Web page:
The Royal Palace (The National Art Museum)
The actual edifice, dating from 1937, replaced a previous building, which was for decades the power center of the Romanian monarchy. At his arrival in the country, Prince Carol lived in a formerly boyar house, turned into a Princely Court. But the house had not been deemed appropriate for a princely residence, being too small and simple, especially after Romania became a Kingdom in 1881. The French architect Paul Gottereau was placed in charge of building a new wing, with a Throne Hall and reception rooms. In 1885 the palace was further extended with the Guard House. In 1926 a fire heavily damaged the central body of the Palace, and King Carol II rebuilt it entirely in the late 1930s, in a more simplified and sober Neo-Classical style.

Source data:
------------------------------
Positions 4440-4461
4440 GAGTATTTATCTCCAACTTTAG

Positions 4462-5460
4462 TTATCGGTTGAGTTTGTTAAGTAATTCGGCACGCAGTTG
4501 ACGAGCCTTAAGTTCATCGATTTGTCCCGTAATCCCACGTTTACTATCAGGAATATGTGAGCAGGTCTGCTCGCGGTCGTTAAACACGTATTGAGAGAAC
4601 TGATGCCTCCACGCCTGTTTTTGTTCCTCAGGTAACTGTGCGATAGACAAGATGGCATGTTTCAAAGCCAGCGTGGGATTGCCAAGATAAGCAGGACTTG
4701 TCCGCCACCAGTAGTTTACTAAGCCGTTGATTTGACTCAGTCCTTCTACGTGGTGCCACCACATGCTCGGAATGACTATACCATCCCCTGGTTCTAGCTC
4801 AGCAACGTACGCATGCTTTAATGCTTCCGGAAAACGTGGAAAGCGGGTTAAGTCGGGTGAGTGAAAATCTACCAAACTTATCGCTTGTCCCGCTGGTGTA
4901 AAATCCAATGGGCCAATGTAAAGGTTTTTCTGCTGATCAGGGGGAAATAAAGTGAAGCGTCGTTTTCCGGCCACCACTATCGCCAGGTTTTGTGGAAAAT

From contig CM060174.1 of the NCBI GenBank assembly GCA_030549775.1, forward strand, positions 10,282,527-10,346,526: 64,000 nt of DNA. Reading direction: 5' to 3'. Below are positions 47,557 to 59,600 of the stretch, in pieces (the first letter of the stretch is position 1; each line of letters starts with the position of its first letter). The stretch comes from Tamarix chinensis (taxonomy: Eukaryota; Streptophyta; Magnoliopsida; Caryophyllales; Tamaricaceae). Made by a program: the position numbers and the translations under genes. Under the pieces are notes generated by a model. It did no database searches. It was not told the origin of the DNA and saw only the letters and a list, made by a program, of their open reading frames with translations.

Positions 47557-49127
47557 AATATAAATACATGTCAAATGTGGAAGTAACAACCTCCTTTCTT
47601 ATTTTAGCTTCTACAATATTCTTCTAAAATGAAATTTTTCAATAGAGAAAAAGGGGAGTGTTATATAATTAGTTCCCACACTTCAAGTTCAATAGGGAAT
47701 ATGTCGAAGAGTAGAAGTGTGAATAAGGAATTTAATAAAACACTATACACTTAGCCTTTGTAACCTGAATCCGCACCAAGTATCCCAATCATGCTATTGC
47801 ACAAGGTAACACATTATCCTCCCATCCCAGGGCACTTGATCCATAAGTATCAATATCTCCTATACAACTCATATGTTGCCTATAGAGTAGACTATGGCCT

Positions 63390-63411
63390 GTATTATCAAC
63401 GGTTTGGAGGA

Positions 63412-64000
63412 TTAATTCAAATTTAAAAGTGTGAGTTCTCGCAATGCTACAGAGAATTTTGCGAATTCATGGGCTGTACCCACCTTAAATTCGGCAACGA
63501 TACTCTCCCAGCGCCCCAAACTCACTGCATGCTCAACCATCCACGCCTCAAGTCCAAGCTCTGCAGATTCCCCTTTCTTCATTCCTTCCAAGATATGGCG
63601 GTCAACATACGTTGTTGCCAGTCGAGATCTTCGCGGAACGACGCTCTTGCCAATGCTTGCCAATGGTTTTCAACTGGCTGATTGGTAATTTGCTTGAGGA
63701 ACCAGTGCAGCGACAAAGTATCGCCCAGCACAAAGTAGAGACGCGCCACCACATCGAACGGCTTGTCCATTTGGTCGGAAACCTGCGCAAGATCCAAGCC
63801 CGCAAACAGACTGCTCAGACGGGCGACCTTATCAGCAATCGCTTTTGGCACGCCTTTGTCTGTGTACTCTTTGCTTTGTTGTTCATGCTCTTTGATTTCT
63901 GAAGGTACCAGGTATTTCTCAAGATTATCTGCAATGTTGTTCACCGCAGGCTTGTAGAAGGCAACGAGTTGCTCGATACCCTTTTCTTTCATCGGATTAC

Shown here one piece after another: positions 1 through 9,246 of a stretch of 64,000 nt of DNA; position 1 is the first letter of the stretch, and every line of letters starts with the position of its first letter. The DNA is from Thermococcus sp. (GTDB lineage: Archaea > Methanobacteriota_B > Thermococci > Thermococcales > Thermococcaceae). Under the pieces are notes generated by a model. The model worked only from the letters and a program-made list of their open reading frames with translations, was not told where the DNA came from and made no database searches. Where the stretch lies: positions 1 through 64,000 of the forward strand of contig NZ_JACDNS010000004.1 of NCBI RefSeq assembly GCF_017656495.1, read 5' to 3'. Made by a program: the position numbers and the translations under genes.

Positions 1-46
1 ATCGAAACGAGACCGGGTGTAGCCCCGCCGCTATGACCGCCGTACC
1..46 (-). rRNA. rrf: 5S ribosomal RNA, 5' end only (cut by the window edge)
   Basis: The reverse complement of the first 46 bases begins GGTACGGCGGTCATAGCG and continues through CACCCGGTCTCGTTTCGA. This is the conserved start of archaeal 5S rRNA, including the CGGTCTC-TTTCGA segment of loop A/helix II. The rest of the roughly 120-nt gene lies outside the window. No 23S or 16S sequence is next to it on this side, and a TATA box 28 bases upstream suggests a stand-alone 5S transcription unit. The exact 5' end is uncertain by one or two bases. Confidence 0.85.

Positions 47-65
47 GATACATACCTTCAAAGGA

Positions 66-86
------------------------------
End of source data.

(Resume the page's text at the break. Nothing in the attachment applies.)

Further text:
The Royal Palace witnessed important historical moments of modern Romania. It was here that, on August 23rd 1944, the then young King Mihai I (Michael I) publicly announced the fundamental change of the orientation of the country in the WWII, leaving the military alliance of the Axis and joining the Allies. On December 30th 1947, the monarchy was abolished in Romania and King Michael left, for a long time, both his country and the Palace.
Today, the former Royal Palace houses the valuable National Art Museum, with a particularly interesting section of Medieval Art.